Parliament expected to back PM's bid for snap election

Houses of ParliamentHouses of Parliament
Houses of Parliament
MPs will tomorrow be asked to vote on the Prime Minister's plans to hold a snap general election, with the motion expected to pass with ease despite Theresa May's repeated assertions she will not go to the country before 2020.

Mrs May needs the support of two thirds of MPs in order to plough ahead with plans for an election on June 8, but with both Labour and the Lib Dems confirming they will back her motion, tomorrow’s vote is largely seen as a formality.

The decision has nevertheless drawn fierce criticism from some MPs, who have described it as a “cynical move” from a Prime Minister who as recently as yesterday accused her opponents of political “game playing”.

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It has also been described as a sign of “chaos” in Tory ranks, following Mrs May’s insistence that her Government will provide stability during the difficult Brexit process.

Following the passage of Fixed Term Parliaments Act by the Coalition Government, the Prime Minister is required to seek Parliament’s permission in order to hold an election before the scheduled date of the next election.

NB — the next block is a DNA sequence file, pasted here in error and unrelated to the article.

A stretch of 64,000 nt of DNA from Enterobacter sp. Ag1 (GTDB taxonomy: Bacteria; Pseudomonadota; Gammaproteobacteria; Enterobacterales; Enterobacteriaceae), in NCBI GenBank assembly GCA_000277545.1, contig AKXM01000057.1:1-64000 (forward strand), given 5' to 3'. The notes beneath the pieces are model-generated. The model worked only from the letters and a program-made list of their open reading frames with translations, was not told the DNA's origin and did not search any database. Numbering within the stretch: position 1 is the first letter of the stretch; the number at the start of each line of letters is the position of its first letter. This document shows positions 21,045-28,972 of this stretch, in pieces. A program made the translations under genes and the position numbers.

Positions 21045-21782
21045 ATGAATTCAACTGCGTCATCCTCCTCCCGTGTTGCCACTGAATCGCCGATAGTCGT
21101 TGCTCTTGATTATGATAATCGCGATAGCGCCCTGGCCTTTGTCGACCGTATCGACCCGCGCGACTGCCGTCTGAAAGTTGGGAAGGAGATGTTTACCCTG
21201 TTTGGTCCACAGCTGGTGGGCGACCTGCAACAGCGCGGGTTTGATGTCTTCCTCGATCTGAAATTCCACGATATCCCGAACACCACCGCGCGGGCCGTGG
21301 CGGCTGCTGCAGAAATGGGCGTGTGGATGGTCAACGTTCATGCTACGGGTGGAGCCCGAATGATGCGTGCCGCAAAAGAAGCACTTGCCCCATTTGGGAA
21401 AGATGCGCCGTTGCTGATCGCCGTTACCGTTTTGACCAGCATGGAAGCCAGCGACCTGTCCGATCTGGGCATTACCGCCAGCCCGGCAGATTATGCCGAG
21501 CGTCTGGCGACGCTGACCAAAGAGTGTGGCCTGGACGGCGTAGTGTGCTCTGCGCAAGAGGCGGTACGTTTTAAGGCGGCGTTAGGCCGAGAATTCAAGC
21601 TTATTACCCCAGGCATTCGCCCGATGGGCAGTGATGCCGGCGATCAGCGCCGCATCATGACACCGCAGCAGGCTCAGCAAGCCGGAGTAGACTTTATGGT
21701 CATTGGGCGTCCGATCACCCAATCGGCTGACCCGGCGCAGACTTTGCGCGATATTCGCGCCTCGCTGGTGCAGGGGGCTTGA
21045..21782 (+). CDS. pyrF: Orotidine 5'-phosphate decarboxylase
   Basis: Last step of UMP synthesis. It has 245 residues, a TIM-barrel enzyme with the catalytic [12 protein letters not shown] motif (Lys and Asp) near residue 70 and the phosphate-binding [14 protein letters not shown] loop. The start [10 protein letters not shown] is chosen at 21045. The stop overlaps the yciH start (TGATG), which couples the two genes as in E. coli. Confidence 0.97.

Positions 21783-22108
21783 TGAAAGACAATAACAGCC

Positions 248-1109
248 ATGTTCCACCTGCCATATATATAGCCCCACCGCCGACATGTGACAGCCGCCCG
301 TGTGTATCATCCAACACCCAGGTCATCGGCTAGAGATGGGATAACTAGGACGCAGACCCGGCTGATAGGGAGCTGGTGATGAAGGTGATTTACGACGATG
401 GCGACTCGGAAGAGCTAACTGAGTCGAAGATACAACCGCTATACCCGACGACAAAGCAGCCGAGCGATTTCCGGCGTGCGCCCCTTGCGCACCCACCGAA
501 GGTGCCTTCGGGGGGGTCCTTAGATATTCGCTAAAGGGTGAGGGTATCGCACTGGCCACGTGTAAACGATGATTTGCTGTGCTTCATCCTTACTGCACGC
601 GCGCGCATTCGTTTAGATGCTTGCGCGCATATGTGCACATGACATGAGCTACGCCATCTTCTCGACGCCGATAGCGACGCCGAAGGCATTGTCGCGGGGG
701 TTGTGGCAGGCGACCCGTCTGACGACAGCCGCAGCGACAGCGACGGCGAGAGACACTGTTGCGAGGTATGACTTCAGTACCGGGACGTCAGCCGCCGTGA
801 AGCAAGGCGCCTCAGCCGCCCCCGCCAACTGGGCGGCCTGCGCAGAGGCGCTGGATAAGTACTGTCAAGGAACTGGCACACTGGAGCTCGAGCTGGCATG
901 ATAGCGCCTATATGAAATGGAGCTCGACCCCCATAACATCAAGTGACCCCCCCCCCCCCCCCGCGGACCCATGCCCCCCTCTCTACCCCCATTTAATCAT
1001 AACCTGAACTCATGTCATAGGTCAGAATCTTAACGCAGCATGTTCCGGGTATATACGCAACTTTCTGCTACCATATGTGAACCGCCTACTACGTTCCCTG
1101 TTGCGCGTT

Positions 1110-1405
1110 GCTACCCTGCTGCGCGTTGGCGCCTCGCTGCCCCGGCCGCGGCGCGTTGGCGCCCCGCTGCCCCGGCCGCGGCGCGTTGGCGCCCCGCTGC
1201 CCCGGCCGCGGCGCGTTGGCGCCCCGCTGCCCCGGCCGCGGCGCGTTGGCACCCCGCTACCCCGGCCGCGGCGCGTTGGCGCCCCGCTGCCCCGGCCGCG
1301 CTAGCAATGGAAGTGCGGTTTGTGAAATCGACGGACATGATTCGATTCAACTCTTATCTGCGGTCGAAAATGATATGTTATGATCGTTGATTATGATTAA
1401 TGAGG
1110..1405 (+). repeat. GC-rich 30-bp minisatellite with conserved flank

This means Mrs May must secure the support of 434 MPs for her motion to pass, paving the way for the dissolution of Parliament on May 3.

Labour leader Jeremy Corbyn has already announced that his party will back the measure, as has Lib Dem leader Tim Farron.

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Responding to Mrs May’s speech yesterday, Mr Corbyn said he “welcomed” the opportunity to show voters “how Labour will stand up for the people of Britain”.

However, a number of MPs have hit out at the Prime Minister’s surprise decision, including the Shadow Housing Secretary John Healey and Shadow Minister for Steel Gill Furniss.

Taking to Twitter, Ms Furniss described it as a “cynical move... after months of denying election”, while Mr Healey accused Mrs May of “[breaking] her word”.

Theresa May spent nine months saying she wouldn’t call a snap election... As always, the Tories are putting their own interests ahead of the country’s,” Mr Healey said. “Conservative Ministers have overseen seven years of failure and been sticking up for the wrong people.”

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Mrs May first ruled out the possibility of an early election during her leadership campaign last autumn. In her first interview as Prime Minister she argued that the country needed a period of “stability”, and just last month a Downing Street spokesman claimed there was “no change” in Mrs May’s position.

A number of senior Tory MPs and ministers came to her defence yesterday, describing her decision as “brave” and the “best way” to provide certainty during Brexit negotiations. In an interview with the BBC, David Davis denied Mrs May had broken her word, stating: “This is an incredibly conscientious prime minister who takes her duty to the national interest very seriously indeed.”